China Testing Our Borders, Or Our Response Time?

New fears for national security surge and threaten a political storm after US fighter jets shoot down 3 unidentified aerial objects over the North American continent.

The flurry of attacks on the unknown crafts came a week after the highly public tracking and ultimate downing of a Chinese balloon suspected of carrying out surveillance. Now, the thin details trickling out of the Pentagon and Capitol Hill are making an already highly unusual international episode even more bizarre and confusing.

No one – not the White House, the Pentagon, or the government of Canada, whose airspace has also been infringed – seems able to say exactly what is going on with these latest downed crafts. This raises questions for top military brass and US spy agencies as well as for the potential safety of civilian aviation. And it creates an information vacuum that Republicans are again using to question Biden’s leadership.

The intrigue is also unfolding against a tense global situation, with already difficult relations with rising superpower China becoming ever more hostile and with the US leading the West in an effective proxy war against Russia in Ukraine.

“The military needs to have a plan to not only determine what’s out there but (to) determine the dangers that go with it,” Tester said.

US fighters blasted three objects out of the skies since Friday following the shooting down of the Chinese balloon:

  • In the latest event, a high-altitude object was shot down on Sunday afternoon by an F-16 over Lake Huron, which lies between Michigan and Ontario. The Pentagon said the object was not considered a military threat but a flight hazard. But it did connect the craft to a radar signal picked up earlier over Montana, the home to US intercontinental missile silos and other sensitive sites.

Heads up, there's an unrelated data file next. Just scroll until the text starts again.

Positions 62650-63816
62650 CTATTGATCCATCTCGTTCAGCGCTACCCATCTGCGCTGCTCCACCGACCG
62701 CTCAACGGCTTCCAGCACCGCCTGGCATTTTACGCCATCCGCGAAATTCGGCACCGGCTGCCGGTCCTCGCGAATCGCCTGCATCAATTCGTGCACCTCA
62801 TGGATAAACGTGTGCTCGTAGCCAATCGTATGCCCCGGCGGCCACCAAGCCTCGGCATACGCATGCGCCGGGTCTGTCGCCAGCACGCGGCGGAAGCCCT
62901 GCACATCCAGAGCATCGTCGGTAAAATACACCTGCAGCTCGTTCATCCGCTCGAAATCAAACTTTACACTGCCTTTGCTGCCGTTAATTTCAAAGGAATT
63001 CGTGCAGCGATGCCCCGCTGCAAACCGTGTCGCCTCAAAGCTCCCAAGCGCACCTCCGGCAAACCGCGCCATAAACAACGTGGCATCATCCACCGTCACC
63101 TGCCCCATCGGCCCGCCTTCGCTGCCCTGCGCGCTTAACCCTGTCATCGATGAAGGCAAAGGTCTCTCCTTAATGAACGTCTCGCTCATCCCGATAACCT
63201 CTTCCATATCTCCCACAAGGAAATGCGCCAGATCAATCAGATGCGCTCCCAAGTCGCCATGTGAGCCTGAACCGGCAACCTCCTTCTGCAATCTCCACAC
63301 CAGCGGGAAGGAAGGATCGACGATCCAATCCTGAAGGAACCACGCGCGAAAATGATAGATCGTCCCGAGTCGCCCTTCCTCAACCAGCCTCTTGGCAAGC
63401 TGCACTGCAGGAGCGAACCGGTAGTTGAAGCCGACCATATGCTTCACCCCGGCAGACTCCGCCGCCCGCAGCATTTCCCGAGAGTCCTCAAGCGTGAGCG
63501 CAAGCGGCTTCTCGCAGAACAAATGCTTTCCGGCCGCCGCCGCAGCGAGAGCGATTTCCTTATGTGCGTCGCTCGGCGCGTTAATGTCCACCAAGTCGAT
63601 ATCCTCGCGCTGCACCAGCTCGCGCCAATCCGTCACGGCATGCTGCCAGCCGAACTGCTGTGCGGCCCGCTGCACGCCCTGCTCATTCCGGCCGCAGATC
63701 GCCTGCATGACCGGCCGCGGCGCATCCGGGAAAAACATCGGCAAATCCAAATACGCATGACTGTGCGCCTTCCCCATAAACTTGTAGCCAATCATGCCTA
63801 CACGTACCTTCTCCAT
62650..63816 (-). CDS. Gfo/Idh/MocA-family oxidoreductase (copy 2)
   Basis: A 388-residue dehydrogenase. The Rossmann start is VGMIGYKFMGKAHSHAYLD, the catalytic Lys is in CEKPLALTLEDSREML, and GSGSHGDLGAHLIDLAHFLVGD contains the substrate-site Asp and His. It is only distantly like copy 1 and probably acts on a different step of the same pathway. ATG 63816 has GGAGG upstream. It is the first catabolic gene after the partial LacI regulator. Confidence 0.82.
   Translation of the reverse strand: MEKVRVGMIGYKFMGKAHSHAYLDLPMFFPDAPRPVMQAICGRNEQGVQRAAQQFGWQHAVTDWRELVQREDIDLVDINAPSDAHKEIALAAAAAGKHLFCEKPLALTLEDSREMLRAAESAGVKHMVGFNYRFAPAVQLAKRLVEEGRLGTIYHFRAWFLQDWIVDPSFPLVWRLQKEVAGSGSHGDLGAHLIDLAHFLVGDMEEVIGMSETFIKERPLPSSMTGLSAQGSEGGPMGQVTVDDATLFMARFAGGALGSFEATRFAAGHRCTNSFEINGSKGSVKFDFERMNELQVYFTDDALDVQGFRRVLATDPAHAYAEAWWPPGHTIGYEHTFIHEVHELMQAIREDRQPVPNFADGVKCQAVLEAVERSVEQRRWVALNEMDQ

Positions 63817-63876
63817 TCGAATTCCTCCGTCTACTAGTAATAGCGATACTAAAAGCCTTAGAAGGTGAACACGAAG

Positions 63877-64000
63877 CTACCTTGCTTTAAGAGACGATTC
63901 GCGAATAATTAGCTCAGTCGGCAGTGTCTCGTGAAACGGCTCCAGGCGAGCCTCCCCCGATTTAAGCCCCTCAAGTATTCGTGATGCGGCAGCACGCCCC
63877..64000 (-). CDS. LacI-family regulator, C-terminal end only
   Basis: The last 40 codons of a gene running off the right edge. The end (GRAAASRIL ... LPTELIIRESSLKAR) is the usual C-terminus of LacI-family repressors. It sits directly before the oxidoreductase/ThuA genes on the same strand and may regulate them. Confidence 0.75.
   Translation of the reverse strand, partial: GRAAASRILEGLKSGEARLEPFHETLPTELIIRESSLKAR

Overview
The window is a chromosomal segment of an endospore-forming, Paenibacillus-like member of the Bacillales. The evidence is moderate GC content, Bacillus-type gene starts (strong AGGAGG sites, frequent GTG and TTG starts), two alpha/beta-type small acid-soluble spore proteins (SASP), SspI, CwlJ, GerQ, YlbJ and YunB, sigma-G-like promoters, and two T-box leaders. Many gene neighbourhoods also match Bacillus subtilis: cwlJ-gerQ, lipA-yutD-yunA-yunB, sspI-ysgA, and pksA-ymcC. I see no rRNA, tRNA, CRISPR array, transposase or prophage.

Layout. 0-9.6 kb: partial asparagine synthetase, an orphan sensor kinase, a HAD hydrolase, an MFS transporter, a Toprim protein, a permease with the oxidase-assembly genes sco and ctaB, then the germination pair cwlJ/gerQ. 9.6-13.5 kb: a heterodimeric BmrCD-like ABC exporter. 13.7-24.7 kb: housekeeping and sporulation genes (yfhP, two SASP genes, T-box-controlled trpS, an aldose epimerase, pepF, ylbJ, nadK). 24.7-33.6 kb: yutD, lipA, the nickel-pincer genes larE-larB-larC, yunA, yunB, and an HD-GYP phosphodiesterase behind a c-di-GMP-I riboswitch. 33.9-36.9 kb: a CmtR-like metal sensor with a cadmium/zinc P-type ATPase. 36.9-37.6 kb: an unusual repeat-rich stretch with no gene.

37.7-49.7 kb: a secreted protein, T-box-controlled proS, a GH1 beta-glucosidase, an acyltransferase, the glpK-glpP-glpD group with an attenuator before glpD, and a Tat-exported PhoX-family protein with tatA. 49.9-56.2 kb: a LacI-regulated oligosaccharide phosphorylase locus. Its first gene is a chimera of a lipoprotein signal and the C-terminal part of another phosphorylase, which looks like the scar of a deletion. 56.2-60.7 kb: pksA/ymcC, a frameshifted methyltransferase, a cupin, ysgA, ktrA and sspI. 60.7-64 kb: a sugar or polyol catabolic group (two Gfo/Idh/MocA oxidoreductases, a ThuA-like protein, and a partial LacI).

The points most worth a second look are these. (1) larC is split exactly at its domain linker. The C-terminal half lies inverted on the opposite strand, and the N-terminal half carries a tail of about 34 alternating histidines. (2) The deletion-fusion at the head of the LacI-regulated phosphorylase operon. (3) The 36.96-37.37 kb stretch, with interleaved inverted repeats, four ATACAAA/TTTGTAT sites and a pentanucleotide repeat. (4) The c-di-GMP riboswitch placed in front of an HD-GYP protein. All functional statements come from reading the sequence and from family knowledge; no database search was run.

• On Saturday, a US F-22 warplane operating on the joint orders of Canadian Prime Minister Justin Trudeau and Biden fired a missile that took down an object flying at 40,000 feet over central Yukon in the far north of Canada. Canadian Defense Minister Anita Anand described a “cylindrical object” smaller than the Chinese balloon.
  • On Friday, an F-22 shot down another unidentified craft over Alaskan airspace. US pilots were able to get up around the object before it was shot down and reported that it didn’t appear to be carrying surveillance equipment.


Even at the height of last century’s Cold War, when US jets often headed off Soviet aircraft testing North American and European defenses, pilots weren’t typically sent off to shoot down unidentified objects over the US and Canada. It’s not normal for Americans to settle down for the Super Bowl with their president firing off orders to blast unknown objects out of the North American sky.

So the last few days’ events provoke serious national security and political questions that stretch far beyond the often narrow political battle in Washington, and that can only be assessed once more details are understood.

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